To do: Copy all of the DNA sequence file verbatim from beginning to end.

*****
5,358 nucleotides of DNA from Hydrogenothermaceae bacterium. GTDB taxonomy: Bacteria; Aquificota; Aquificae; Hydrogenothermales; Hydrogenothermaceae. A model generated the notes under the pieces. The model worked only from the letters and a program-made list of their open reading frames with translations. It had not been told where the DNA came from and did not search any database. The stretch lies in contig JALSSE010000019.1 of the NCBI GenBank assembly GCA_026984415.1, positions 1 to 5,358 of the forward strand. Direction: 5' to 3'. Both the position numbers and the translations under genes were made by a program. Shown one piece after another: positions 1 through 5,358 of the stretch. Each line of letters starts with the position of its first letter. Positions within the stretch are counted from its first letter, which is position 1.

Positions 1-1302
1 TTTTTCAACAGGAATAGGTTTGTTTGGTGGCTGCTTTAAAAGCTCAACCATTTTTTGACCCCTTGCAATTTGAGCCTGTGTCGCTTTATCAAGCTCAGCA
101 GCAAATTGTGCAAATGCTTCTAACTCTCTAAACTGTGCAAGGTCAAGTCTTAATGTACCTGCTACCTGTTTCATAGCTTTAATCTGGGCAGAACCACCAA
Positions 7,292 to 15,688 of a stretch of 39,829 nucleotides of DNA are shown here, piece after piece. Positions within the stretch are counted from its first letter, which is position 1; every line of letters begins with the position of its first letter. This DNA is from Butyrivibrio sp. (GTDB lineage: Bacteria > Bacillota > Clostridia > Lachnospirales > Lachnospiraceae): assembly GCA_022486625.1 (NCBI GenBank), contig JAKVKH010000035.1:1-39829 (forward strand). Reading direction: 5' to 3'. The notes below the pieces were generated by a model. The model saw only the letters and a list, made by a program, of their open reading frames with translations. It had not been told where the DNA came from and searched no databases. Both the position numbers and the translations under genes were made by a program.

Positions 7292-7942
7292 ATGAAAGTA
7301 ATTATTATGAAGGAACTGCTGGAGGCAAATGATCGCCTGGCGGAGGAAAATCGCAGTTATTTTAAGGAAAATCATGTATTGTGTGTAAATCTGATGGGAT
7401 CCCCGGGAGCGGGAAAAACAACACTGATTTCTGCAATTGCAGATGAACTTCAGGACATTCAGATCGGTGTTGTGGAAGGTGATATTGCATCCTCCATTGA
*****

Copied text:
5,358 nucleotides of DNA from Hydrogenothermaceae bacterium. GTDB taxonomy: Bacteria; Aquificota; Aquificae; Hydrogenothermales; Hydrogenothermaceae. A model generated the notes under the pieces. The model worked only from the letters and a program-made list of their open reading frames with translations. It had not been told where the DNA came from and did not search any database. The stretch lies in contig JALSSE010000019.1 of the NCBI GenBank assembly GCA_026984415.1, positions 1 to 5,358 of the forward strand. Direction: 5' to 3'. Both the position numbers and the translations under genes were made by a program. Shown one piece after another: positions 1 through 5,358 of the stretch. Each line of letters starts with the position of its first letter. Positions within the stretch are counted from its first letter, which is position 1.

Positions 1-1302
1 TTTTTCAACAGGAATAGGTTTGTTTGGTGGCTGCTTTAAAAGCTCAACCATTTTTTGACCCCTTGCAATTTGAGCCTGTGTCGCTTTATCAAGCTCAGCA
101 GCAAATTGTGCAAATGCTTCTAACTCTCTAAACTGTGCAAGGTCAAGTCTTAATGTACCTGCTACCTGTTTCATAGCTTTAATCTGGGCAGAACCACCAA
Positions 7,292 to 15,688 of a stretch of 39,829 nucleotides of DNA are shown here, piece after piece. Positions within the stretch are counted from its first letter, which is position 1; every line of letters begins with the position of its first letter. This DNA is from Butyrivibrio sp. (GTDB lineage: Bacteria > Bacillota > Clostridia > Lachnospirales > Lachnospiraceae): assembly GCA_022486625.1 (NCBI GenBank), contig JAKVKH010000035.1:1-39829 (forward strand). Reading direction: 5' to 3'. The notes below the pieces were generated by a model. The model saw only the letters and a list, made by a program, of their open reading frames with translations. It had not been told where the DNA came from and searched no databases. Both the position numbers and the translations under genes were made by a program.

Positions 7292-7942
7292 ATGAAAGTA
7301 ATTATTATGAAGGAACTGCTGGAGGCAAATGATCGCCTGGCGGAGGAAAATCGCAGTTATTTTAAGGAAAATCATGTATTGTGTGTAAATCTGATGGGAT
7401 CCCCGGGAGCGGGAAAAACAACACTGATTTCTGCAATTGCAGATGAACTTCAGGACATTCAGATCGGTGTTGTGGAAGGTGATATTGCATCCTCCATTGA